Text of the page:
112
COPPER STARTS TO BUILD A
BULLISH FOUNDATION
Copper prices tend to form seasonal bottoms
during the month of December (page 149).
Traders can look to go long on or about
December 14 and hold until about February 23.
This trade in the last 38-year history has worked
26 times, for a success rate of 68.4%.
Cumulative profit is a whopping $64,463.
One-third of that profit came from 2007, as the
cyclical boom in the commodity market mag -
nified that seasonal price move. However, this
trade has produced other big gains per single
contract, such as an $8,213 gain in 2003, and
even back in 1973, it registered another sub -
stantial $9,475 gain. The biggest loss was for
$5,000 back in 2006. These numbers show this
trade can produce big wins and big losses.
The futures contract does have electronic
access, and there are options on this commodity.
But due to the potential volatility and thinness of
the market, options are a consideration but are
also not as actively traded as other commodities.
Therefore, let’s introduce a stock that mirrors the
price moves of copper without the excess
volatility. The chart below shows BHP Billiton’s
(BHP) prices overlaid on copper’s. This company
mines copper, silver, lead, and gold in Australia,
Chile, Peru, and the United States.
Notice the price correlation to copper. The
bottom line on the graph illustrates copper’s
average seasonal price moves, which BHP tracks
rather closely. See pages 133–138 for additional
correlated trades.
Chart courtesy TradeNavigator.com
COPPER (HG) BARS AND BHP BILLITON (BHP) CLOSES
(WEEKLY DATA JANUARY 2009–MAY 2010)
ENTRY EXIT PROFIT/
YEAR DATE CLOSE DATE CLOSE LOSS
1972 12/14 49.65 2/27 62.20 $3,138
1973 12/14 77.00 2/26 114.90 9,475
1974 12/13 57.00 2/24 58.50 375
1975 12/12 54.70 2/23 59.40 1,175
1976 12/14 60.50 2/22 67.00 1,625
1977 12/14 60.50 2/24 56.20
–1,075
1978 12/14 70.35 2/22 90.20 4,963
1979 12/14 101.00 2/25 121.00 5,000
1980 12/12 85.85 2/23 84.15
–425
1981 12/14 76.65 2/22 73.95 –675
1982 12/14 67.60 2/22 77.30 2,425
1983 12/14 66.65 2/22 66.35
–75
1984 12/14 60.35 2/25 58.00 –588
1985 12/13 64.35 2/21 64.65 75
1986 12/12 61.10 2/23 62.90 450
1987 12/14 97.70 2/22 89.60
–2,025
1988 12/14 125.10 2/22 129.25 1,038
1989 12/14 102.65 2/22 108.00 1,338
1990 12/14 106.00 2/25 109.70 925
1991 12/13 97.20 2/21 100.40 800
1992 12/14 99.70 2/22 99.50
–50
1993 12/14 79.80 2/22 86.75 1,738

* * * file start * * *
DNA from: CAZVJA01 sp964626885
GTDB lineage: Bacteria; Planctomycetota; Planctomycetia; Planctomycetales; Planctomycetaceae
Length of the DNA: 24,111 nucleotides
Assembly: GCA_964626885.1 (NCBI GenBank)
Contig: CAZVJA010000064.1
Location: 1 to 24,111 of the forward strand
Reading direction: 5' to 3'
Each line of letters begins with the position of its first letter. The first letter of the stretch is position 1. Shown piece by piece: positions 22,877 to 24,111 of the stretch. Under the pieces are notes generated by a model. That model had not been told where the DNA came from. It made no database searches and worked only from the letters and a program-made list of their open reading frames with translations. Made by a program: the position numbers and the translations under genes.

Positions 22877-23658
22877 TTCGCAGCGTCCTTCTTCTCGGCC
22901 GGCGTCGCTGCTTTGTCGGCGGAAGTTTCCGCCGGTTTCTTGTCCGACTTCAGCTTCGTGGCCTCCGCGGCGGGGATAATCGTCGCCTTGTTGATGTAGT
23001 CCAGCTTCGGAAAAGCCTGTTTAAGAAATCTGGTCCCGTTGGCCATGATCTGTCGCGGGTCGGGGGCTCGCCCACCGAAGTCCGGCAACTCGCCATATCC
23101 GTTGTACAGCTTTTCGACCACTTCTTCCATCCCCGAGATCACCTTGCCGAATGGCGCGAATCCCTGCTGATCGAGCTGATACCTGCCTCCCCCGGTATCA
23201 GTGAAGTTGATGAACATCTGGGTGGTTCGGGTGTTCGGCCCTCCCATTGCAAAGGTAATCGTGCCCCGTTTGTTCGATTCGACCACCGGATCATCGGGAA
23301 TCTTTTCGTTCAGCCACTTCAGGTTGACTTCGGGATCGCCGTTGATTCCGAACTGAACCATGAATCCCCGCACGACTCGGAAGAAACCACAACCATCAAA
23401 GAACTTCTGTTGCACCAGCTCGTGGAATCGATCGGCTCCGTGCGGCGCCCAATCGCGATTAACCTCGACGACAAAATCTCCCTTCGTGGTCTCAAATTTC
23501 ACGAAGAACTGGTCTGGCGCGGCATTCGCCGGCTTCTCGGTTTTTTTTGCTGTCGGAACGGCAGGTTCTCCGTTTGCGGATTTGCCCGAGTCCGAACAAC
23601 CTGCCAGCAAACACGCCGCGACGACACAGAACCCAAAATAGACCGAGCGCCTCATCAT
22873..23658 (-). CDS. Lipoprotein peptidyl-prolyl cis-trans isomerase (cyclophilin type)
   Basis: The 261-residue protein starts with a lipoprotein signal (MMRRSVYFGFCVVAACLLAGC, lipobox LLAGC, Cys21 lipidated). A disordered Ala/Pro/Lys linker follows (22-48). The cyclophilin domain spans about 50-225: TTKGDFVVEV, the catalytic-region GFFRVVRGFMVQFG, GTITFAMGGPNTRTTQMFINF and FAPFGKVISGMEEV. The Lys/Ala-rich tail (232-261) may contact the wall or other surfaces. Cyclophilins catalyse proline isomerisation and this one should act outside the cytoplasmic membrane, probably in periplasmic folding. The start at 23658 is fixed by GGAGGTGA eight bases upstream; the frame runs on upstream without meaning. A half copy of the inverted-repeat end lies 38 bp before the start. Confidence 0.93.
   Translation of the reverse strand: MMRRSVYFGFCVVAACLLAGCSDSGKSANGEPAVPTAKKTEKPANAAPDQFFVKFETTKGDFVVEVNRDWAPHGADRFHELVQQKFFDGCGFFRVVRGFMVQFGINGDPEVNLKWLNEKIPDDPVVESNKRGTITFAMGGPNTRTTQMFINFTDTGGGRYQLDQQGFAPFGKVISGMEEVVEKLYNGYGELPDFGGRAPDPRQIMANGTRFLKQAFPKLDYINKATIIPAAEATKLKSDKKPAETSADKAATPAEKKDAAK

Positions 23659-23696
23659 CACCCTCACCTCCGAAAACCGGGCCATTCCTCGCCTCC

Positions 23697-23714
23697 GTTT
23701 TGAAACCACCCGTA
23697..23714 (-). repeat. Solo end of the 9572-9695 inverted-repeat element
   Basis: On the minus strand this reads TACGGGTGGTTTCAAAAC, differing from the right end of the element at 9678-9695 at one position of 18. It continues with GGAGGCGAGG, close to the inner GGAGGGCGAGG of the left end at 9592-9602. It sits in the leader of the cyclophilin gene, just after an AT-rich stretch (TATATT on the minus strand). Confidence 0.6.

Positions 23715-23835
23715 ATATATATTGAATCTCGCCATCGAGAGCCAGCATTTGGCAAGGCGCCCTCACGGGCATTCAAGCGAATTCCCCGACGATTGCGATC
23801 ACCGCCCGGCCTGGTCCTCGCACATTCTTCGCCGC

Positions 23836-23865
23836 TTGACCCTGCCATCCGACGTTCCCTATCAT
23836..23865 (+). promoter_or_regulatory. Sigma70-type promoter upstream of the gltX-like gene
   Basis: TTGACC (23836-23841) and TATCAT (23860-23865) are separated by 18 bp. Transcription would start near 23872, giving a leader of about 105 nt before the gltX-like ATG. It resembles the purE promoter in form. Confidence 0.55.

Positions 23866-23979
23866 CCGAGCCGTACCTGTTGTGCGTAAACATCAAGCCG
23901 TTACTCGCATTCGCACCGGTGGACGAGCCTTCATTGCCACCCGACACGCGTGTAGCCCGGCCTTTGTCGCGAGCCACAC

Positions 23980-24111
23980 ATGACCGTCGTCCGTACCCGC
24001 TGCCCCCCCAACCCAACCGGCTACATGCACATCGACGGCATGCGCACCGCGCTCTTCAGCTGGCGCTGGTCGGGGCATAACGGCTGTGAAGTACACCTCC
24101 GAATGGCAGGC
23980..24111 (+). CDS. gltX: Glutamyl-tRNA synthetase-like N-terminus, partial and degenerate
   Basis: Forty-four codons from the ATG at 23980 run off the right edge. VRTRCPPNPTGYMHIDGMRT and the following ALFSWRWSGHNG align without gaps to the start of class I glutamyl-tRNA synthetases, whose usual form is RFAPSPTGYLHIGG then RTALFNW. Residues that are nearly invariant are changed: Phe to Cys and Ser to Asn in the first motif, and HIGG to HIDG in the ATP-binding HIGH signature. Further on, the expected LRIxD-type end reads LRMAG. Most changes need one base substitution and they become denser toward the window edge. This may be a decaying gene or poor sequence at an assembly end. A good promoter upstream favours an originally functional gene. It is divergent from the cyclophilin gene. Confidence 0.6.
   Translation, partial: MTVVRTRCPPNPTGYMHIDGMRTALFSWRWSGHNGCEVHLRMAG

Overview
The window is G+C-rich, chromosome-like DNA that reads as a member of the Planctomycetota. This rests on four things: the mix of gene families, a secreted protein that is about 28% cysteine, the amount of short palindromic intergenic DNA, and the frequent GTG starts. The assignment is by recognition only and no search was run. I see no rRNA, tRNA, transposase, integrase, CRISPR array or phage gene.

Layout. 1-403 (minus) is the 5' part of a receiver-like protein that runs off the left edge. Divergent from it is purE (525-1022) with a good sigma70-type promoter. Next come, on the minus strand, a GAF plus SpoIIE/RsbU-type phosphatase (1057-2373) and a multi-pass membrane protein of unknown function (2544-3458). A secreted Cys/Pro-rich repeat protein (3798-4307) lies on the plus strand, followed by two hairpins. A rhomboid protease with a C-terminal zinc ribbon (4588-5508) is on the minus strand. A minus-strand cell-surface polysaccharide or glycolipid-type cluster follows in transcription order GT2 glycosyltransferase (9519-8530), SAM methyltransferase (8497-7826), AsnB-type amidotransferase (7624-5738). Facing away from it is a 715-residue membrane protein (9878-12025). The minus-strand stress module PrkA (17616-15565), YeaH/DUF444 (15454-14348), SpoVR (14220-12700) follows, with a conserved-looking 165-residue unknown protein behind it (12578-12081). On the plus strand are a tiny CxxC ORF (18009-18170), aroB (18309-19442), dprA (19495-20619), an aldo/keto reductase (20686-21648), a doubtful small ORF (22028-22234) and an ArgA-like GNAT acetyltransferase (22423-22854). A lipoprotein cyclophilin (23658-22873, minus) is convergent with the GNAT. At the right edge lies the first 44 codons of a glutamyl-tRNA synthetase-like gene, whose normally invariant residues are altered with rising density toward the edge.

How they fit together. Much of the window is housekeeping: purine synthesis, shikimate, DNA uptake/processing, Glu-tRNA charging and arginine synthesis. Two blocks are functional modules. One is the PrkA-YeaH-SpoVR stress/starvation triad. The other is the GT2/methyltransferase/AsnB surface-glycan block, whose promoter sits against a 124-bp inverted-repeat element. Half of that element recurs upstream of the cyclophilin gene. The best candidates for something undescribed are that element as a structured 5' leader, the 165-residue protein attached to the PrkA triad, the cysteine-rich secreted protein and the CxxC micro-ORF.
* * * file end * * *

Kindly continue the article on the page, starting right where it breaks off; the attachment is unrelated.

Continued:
1994 12/14 128.75 2/22 129.45 175
1995 12/14 122.70 2/23 114.20
–2,125
1996 12/13 96.20 2/21 109.70 3,375
1997 12/12 82.90 2/23 73.70
–2,300
1998 12/14 67.10 2/23 62.65 –1,113
1999 12/14 81.60 2/24 84.65 763
2000 12/14 88.60 2/23 80.10
–2,125
2001 12/14 68.50 2/26 70.85 587
2002 12/13 73.65 2/24 79.20 1,388
2003 12/12 98.40 2/25 131.25 8,213
2004 12/14 133.15 2/23 149.50 4,088
2005 12/14 191.30 2/23 219.95 7,162
2006 12/14 307.00 2/26 287.00
–5,000
2007 12/14 296.95 2/25 375.70 19,688
2008 12/12 144.10 2/23 145.75 413
2009 12/14 316.85 2/23 323.45 1,650
38-Year Gain $64,463
DECEMBER LONG COPPER (MAY)
TRADING DAY: 10—HOLD: 47 DAYS
Copper Seasonal Pattern since 1972
c01_CTA_2011_pgs_12-119_c01_cta_2011_pgs_12-119 7/21/10 2:03 PM Page 112
MONDAY
12
TUESDAY
13
WEDNESDAY
14
THURSDAY
15
FRIDAY
16
SATURDAY
17
SUNDAY
18
LT:
C(Z), W(Z), CC(Z), LH(Z)
OE:
LH(Z)
LT:
SP(Z)
OE:
SP(Z), CL(F)
There is nothing like a ticker tape except a woman—nothing that promises, hour after hour,
day after day, such sudden developments; nothing that disappoints so often or occasionally
fulfils with such unbelievable, passionate magnificence.
— Walter K. Gutman (Financial analyst, described as the “Proust of Wall Street”
by New Yorker, You Only Have to Get Rich Once, 1961, The Gutman Letter, 1903–1986)
The symbol of all relationships among such men, the moral symbol of respect for human beings, is the trader.
Ayn Rand (Russian-born American novelist and philosopher,
from Galt’s Speech, A tlas Shrugged, 1957, 1905–1982)
I keep hearing Should I buy? Should I buy? W hen I start hearing Should I sell? that’s the bottom.
— Nick Moore (Portfolio manager, Jurika & Voyles, TheStreet.com, Mar. 12, 2001)
The men who can manage men manage the men who manage only things, and
the men who can manage money manage all.
— Will Durant (Historian, writer, and philosopher 1885–1981)
The only title in our democracy superior to that of President is the title of citizen.
— Louis D. Brandeis (U.S. Supreme Court justice 1916–1939, 1856–1941)
Start Long Copper(K)—68.4% Accuracy Since 1972—End Feb. 23, 2012—Page 112
DECEMBER
c01_CTA_2011_pgs_12-119_c01_cta_2011_pgs_12-119 7/21/10 2:03 PM Page 113

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